While the Code of Ethics used by Denver, Detroit, and so many other cities would benefit from putting less emphasis vague moral statements. It could be argued that it is not the business of the Police Department what police do when they are off-duty. Even if an officer becomes a compulsive gambler, this is a concern if it leaves the policeman vulnerable to graft, but the police department should not be in the position of diagnosing a gambling problem before it has made a work problem. Second, these cities should consider writing their own Code of Ethics that reflect their unique communities instead of using a pre-written statement used by police departments all over the country. The process of sitting down to write a unique Code of Ethics would provide many opportunities for officers from all levels of the department to participate and to explore and think about what they really think represents ethical police behavior. Finally, this Code of Ethics makes absolutely no mention of a police officer's responsibility to report ethical violations of fellow officers. Incidents such as physical abuse of an arrestee or taking bribes rarely happen in such total seclusion that no one else becomes aware of it. It might make sense for police departments to put forth Codes of Conduct that require officers to report graft, corruption, racist incidents and corruption when they see it.

If the Washington, D.C. police department has not done it yet, they should also form committees and write a Code of Ethics that reflects the input of as many people as possible. No one person knows everything there is to know, and the process of writing this Code would stimulate discussion and consideration of the serious issues a Code of Ethics should address. Second, since the community will look at this Code of Ethics carefully, they should make sure that their Code, which is clearly stated, also reflects the community the police serve. For instance, if racial relations are a concern, they might consider making sure that their Code of Ethics specifically addresses that concern. Finally, they should consider including the issue of the "code of silence" within police departments that encourage one officer to remain silent when they know that something is going on that should not be, such as graft, planting weapons, racial provocation, or excessive force. If such issues aren't even mentioned in the Code of Ethics, it may help create an atmosphere where cover-ups of serious problems become more common.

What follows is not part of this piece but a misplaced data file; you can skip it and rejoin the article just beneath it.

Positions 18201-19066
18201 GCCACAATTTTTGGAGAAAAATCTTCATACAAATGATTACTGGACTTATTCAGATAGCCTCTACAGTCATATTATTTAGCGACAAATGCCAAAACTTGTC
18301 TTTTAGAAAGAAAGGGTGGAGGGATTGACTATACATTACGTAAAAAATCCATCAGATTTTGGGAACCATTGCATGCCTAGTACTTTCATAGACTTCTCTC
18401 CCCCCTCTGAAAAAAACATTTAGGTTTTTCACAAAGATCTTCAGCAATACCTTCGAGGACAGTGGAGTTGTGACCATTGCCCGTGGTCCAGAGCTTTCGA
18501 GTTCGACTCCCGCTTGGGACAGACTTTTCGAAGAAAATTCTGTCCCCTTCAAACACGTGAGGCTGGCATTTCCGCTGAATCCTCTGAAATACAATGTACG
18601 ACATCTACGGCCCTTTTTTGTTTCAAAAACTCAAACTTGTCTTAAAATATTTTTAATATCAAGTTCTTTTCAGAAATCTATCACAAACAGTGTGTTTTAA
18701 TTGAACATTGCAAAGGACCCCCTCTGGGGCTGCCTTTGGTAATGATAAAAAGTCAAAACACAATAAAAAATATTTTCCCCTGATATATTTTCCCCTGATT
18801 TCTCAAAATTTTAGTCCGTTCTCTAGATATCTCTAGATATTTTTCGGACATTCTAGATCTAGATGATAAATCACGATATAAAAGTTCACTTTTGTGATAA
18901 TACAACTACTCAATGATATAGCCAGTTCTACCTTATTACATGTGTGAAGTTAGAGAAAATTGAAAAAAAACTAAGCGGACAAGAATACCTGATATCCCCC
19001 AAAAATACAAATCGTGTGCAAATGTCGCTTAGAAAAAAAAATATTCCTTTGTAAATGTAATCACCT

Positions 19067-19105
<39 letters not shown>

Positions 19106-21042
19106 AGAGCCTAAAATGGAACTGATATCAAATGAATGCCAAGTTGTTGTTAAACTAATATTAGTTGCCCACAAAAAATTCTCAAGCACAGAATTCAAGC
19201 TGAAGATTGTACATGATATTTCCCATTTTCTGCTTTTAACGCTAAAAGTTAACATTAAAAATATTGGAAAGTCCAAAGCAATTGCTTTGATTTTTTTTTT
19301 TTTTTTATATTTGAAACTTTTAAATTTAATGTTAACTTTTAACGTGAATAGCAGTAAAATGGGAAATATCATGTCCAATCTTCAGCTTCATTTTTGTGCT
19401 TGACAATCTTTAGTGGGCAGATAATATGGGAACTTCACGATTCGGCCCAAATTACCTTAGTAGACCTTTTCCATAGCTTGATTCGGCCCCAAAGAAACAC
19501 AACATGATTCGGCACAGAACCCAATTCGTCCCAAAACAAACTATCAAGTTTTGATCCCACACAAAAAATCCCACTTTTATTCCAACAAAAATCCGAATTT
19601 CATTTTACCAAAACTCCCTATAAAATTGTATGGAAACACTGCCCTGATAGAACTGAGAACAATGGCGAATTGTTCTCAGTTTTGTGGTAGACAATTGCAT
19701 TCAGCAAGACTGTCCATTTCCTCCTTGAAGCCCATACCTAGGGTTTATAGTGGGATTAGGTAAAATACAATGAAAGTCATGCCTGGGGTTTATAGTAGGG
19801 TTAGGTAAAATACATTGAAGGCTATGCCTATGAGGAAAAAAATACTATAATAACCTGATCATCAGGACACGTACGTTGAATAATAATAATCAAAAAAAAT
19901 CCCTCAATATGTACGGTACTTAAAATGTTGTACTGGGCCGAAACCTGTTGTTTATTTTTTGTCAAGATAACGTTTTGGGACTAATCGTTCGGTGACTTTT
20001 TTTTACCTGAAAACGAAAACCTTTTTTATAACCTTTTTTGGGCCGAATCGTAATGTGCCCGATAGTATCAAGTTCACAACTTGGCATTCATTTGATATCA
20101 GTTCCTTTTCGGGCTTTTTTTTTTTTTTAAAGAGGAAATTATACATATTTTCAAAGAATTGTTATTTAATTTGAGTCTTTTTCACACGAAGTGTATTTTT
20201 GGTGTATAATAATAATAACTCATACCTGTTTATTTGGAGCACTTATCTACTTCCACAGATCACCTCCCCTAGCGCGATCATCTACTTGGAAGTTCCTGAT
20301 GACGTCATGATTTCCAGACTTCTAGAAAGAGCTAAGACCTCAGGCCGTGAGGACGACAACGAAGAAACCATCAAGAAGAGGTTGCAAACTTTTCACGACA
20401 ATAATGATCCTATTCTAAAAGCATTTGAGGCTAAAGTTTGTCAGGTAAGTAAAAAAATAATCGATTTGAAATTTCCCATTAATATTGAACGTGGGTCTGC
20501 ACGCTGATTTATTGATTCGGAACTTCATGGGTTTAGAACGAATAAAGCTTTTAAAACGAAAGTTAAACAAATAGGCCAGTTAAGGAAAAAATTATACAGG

City of Detroit. DATE. "Detroit Police Department Web." The Official Web Site of the City of Detroit. Accessed via the Internet 2/22/04. http://www.ci.detroit.mi.us/police/police/html/coethic.htm

Denver. 1999 (April). Law Enforccement Code of Ethics. "Operations Manual for the Police Department of the City and County, Denver, Colorad." Accessed via the Internet 2/22/04. http://www.denvergov.org/police/opmanual/introa.pdf

Grundstein-Amado, Rivka. 2001. "A Strategy for Formulation and Implementation of Codes of Ethics in Public Service Organizations." International Journal of Public Administration, 24:5, pp. 461+.

Hunt, Geoffrey, Ph.D., Professor of Ethics, Ersta University College. 1999. "Twenty Things To Think About!" In How to Write A code of Ethics / Conduct. Accessed via the Internet 2/22/04. http://www.freedomtocare.org/page25.htm

Perry, Frank L. 2001. "Preventing Corruption within Our Ranks." The FBI Law Enforcement Bulletin, Feb.

Proctor, Sonya T. Interim Chief of Police. 1997. "Statement of Interim Chief of Police Sonya T. Proctor on Metropolitan Police Department Ethics and Integrity." December 15. Accessed via the Internet 2/22/04. http://www.dcwatch.com/police/971215.htm

Stewart, Bradley. 1998. "Constitutional Conscience: Criminal Justice and Public Interest Ethics." Criminal Justice Ethics, June 22. [END OF PREVIEW]